Everest Heritage: Sherpa Adventure Gear Makes the Old New

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For centuries, Sherpas wore layers of heavy wool to handle the harsh Himalayan weather. Now, Sherpa Adventure Gear is bringing back Himalayan styles from the 1950s, but making them with modern materials.

Tashi Sherpa, founder of Sherpa Adventure Gear, had two uncles involved in the first climb of Everest. Da Namgyal Sherpa—far right in the photo above—one of the Tigers of the Snow, the elite cadre of Sherpa who trained as high-altitude mountaineers at the Himalayan Mountaineering Institute, pitched the way for Hillary and Tenzing Norgay with John Hunt. Ang Gyalzen Sherpa, who appeared on the cover of Outside's issue commemorating the 50th anniversary of the first Everest summit, was also one of Tashi's uncles. He was a porter, a man Outside called an unsung hero.

That idea, of Everest's unsung heros inspired Tashi Sherpa to found Sherpa Adventure Gear. “I was determined to keep our unsung heroes from disappearing into myth,” said Tashi. The company, which makes high-quality outdoor gear, is Sherpa-owned and Sherpa-run. This fall, Sherpa Adventure Gear is bringing back jackets that look like those his uncles wore in 1953.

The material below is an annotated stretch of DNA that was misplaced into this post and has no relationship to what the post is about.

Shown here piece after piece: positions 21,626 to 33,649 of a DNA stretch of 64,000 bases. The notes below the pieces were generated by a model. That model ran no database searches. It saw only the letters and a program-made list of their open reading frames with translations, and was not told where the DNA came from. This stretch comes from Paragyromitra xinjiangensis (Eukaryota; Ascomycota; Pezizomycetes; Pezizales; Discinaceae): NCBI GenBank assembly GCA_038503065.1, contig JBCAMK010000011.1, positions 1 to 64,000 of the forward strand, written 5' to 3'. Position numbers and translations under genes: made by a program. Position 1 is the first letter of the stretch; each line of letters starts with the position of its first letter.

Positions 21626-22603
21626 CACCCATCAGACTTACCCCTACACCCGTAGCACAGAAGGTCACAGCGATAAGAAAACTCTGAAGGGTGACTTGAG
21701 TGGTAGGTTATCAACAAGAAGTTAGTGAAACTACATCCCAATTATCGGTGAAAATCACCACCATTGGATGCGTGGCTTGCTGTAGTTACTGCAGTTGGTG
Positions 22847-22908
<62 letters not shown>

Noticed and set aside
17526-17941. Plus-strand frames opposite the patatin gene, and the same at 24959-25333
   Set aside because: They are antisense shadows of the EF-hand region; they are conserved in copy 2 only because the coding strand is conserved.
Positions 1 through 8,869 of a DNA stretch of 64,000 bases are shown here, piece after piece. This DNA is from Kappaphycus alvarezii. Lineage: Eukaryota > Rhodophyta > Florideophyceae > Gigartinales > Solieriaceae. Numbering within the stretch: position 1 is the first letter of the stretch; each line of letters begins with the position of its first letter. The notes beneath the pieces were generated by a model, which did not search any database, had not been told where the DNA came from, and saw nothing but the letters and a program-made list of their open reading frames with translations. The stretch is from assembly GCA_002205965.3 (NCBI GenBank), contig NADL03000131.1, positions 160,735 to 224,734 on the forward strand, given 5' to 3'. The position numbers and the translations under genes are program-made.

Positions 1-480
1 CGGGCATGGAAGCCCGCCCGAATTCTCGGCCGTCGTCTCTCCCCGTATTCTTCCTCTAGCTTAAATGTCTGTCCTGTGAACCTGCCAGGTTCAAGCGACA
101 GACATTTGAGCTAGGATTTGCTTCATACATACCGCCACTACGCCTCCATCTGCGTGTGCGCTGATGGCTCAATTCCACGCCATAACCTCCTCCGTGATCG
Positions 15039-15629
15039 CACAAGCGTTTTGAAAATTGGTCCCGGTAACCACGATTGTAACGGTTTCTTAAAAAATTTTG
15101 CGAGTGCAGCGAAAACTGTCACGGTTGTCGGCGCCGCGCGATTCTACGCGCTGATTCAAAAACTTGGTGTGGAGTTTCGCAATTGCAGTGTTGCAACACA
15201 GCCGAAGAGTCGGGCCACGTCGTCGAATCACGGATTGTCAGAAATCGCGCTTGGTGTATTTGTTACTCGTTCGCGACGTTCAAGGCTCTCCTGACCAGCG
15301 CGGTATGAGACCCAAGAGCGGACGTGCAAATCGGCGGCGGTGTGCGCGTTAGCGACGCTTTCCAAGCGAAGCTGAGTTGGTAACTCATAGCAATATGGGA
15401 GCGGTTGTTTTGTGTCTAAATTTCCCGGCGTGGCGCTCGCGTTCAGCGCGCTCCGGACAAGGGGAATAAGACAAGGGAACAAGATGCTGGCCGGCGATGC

The Thamserku Jacket, named after a cold, high peak in Nepal’s Khumbu, unites a durable brushed wool-polyester shell with 40 grams of synthetic insulation for stylish defense against winter's chill. $280; available September 2012.

Classic wool style makes another appearance in the Italian wool herringbone tweed Rabten Jacket. It’s durable, soft, and naturally breathable. $160; available September 2012.

Sherpa finishes all its jackets with a zipper pull of prayer flags—for your well-being and to bless the ground you walk on. And, a portion of sales go to a special fund for the underprivileged Sherpa children of Nepal.

Look for Sherpa Adventure Gear on athlete Dawa Yangzum Sherpa, 23. She is currently on the South Col of Everest with the Conrad Anker team. And she could become the first Nepalese woman to summit in the capacity of a working Sherpa.

—Berne Broudy